Compare and Contrast of the Classical School of Management and the Human Relations School of Management

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Compare and contrast of the classical school of management and the human relations school of management

The classical or traditional approach to management was generally concerned with the structure and the activities of formal organization. The utmost importance in the achievement of an effective organization were seen to be the issues such as the establishment of a hierarchy of authority, the division of work, and the span of control. The classical management focuses on the efficiency and includes scientific, bureaucratic and administrative management.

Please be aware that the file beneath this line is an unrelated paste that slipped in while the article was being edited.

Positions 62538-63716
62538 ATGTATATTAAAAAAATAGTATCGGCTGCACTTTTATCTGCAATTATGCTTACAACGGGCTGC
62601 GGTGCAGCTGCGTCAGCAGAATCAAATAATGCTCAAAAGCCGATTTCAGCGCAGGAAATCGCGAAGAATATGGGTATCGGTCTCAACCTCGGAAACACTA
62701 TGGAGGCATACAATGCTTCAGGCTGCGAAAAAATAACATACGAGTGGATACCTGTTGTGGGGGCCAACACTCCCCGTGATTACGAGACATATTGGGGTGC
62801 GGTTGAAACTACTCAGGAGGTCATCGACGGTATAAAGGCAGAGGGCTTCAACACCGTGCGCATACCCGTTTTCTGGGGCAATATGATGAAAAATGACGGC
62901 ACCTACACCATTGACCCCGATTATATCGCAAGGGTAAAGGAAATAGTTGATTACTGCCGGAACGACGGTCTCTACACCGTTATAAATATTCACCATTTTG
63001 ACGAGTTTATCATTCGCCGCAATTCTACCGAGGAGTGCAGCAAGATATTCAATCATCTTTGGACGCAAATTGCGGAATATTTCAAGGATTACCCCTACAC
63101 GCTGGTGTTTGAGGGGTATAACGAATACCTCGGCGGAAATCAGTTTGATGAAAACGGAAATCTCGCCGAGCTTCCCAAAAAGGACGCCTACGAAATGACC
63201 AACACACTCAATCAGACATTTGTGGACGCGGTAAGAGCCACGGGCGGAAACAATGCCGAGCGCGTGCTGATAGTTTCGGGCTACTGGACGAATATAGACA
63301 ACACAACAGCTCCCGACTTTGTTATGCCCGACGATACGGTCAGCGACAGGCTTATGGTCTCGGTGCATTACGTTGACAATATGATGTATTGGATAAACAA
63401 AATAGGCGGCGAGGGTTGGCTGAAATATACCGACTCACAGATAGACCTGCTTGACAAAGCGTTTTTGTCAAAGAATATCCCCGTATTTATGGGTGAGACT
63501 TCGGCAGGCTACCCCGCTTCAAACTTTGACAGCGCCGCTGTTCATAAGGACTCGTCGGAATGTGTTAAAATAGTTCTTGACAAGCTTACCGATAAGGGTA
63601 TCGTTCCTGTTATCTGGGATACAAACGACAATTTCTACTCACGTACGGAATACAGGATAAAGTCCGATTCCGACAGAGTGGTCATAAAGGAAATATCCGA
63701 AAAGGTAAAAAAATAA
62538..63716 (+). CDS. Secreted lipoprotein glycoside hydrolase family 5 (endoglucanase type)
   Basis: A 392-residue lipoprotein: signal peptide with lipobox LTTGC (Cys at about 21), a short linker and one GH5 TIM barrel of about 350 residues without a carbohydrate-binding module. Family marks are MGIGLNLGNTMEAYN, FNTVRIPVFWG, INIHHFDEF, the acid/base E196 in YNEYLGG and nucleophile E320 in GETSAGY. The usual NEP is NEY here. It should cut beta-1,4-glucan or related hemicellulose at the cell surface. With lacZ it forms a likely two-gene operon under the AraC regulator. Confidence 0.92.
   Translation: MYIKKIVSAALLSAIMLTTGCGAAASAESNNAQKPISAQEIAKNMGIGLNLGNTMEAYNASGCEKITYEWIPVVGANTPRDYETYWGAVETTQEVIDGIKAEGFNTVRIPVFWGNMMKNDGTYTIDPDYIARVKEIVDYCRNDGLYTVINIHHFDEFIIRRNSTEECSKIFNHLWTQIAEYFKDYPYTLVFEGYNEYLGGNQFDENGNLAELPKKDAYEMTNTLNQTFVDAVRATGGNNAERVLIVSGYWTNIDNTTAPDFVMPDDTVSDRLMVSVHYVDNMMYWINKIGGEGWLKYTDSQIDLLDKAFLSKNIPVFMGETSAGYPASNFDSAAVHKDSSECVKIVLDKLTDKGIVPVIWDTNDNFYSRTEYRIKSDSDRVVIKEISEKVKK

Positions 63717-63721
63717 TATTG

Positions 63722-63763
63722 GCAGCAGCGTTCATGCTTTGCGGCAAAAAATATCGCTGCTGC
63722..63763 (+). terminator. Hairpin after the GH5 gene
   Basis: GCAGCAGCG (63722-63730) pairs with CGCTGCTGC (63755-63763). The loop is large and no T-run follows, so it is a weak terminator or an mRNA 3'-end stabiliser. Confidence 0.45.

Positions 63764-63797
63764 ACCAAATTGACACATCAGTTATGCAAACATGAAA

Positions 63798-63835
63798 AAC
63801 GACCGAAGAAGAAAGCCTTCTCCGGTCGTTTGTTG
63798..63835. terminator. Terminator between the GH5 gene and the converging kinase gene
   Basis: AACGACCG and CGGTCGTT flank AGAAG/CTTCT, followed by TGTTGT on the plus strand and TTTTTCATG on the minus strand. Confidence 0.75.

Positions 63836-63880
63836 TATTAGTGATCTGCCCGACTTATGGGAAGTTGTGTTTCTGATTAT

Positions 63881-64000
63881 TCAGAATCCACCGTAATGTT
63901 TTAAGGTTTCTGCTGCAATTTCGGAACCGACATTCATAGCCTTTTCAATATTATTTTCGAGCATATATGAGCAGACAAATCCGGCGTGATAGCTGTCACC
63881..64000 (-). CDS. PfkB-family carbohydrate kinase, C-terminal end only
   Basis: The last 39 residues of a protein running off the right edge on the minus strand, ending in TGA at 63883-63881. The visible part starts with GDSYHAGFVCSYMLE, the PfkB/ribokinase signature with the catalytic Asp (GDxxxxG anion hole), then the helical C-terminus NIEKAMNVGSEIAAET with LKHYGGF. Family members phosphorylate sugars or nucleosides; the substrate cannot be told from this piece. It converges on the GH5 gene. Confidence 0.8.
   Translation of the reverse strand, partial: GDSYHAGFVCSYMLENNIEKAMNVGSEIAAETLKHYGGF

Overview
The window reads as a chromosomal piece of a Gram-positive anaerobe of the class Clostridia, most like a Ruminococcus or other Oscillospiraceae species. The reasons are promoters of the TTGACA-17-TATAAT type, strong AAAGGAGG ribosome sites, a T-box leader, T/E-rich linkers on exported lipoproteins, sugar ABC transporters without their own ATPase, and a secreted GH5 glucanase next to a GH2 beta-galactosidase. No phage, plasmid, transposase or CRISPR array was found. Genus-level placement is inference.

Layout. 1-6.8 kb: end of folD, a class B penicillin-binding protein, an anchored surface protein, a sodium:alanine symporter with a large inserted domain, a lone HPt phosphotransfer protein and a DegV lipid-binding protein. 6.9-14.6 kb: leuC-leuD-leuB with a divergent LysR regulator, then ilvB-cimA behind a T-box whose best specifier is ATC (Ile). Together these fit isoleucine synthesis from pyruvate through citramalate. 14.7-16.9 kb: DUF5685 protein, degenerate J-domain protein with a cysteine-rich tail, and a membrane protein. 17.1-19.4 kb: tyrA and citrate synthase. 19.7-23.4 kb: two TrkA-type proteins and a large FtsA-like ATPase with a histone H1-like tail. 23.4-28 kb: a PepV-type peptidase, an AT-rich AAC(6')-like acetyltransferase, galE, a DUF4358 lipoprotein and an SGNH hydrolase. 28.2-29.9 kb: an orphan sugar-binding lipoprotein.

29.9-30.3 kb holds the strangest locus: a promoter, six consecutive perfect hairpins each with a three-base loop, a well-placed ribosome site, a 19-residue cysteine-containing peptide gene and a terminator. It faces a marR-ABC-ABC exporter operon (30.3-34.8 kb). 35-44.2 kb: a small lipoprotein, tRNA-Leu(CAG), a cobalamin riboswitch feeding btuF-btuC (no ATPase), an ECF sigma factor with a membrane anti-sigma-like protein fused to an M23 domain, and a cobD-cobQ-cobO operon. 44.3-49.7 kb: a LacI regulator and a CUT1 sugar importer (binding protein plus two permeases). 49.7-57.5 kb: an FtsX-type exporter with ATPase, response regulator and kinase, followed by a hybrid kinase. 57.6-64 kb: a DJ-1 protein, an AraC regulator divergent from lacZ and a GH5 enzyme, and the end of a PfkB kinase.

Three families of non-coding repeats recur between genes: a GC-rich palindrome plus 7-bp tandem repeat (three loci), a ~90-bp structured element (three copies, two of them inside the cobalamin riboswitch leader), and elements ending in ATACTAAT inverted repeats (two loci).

The scientific approach required several major principles in its application to management: 1st – develops a science for each operation to replace opinion and rule-of-thumb. 2nd - it suggests that workers should be scientifically selected based on their qualifications and trained to perform their jobs in the most optimal manner. 3rd - it advocates genuine cooperation between workers and management based on mutual self-interest. 4th - it suggests that management should take total responsibility for planning the work and that worker’s primary responsibility should be achieving management's plans. Scientific management is a series of approaches aimed at improving the performance of individual workers through the use of analytical procedures to lift workplace efficiency”. The system was developed by Fredrick Taylor (1856-1915), in hope of providing the workplace with greater productivity and efficiency, which in turn gave individuals a greater understanding of management. Fredrick Taylor defined his theory as “the one best way for a job to be done” (Robins. S. et al, 2006). Scientific management brought many improvements to productivity, which was much needed and impressive. Highly repetitive jobs were re-designed, with remarkable increases in output, which contributed to the workplace greatly (Davidson. P. et al, 2000). Taylor’s production methods helped create the foundation for improved manufacturing...
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